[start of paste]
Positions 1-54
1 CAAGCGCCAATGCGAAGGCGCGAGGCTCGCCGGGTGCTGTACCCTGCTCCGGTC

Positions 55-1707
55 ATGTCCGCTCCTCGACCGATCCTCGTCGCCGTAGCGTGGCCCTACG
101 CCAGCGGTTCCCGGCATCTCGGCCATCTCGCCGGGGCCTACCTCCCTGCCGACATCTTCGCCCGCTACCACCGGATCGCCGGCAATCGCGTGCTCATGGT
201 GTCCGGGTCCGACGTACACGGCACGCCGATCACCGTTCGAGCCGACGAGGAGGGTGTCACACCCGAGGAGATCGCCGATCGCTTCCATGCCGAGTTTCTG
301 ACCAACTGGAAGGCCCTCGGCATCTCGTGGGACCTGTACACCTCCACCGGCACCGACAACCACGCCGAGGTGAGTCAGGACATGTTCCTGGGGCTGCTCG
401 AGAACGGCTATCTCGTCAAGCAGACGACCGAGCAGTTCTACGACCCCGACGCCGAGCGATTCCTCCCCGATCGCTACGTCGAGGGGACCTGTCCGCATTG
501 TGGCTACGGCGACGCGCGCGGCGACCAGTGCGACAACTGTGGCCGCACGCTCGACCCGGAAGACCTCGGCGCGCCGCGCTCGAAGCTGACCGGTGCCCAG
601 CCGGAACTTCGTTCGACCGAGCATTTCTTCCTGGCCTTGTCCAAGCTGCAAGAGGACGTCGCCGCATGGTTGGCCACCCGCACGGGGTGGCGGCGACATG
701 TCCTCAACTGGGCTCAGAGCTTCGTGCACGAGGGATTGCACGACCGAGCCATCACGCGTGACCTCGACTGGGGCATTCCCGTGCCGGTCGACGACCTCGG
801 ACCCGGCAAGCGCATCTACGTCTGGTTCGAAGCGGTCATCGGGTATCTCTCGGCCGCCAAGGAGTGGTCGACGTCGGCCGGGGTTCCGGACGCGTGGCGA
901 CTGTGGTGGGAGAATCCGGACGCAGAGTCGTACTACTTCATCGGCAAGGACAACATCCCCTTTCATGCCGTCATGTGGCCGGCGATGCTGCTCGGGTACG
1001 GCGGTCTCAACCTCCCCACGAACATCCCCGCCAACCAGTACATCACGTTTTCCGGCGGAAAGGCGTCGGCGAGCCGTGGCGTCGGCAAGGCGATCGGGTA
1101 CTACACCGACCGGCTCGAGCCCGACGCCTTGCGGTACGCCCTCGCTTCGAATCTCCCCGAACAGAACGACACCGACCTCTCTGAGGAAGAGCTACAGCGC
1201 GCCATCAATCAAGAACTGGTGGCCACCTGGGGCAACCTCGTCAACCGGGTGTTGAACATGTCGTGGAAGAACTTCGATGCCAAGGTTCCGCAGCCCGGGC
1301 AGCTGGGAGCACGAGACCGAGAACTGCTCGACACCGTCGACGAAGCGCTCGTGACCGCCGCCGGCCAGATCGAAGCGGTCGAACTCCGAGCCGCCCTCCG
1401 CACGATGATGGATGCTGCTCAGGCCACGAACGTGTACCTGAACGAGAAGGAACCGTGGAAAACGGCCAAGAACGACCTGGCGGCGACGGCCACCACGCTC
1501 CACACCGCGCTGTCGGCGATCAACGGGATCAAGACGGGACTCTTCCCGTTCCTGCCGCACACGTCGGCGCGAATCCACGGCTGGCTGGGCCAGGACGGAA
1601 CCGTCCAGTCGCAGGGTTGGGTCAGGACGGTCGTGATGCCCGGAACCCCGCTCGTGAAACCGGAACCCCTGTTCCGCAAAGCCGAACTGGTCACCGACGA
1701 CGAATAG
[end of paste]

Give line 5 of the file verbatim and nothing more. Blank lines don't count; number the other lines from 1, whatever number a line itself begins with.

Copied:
101 CCAGCGGTTCCCGGCATCTCGGCCATCTCGCCGGGGCCTACCTCCCTGCCGACATCTTCGCCCGCTACCACCGGATCGCCGGCAATCGCGTGCTCATGGT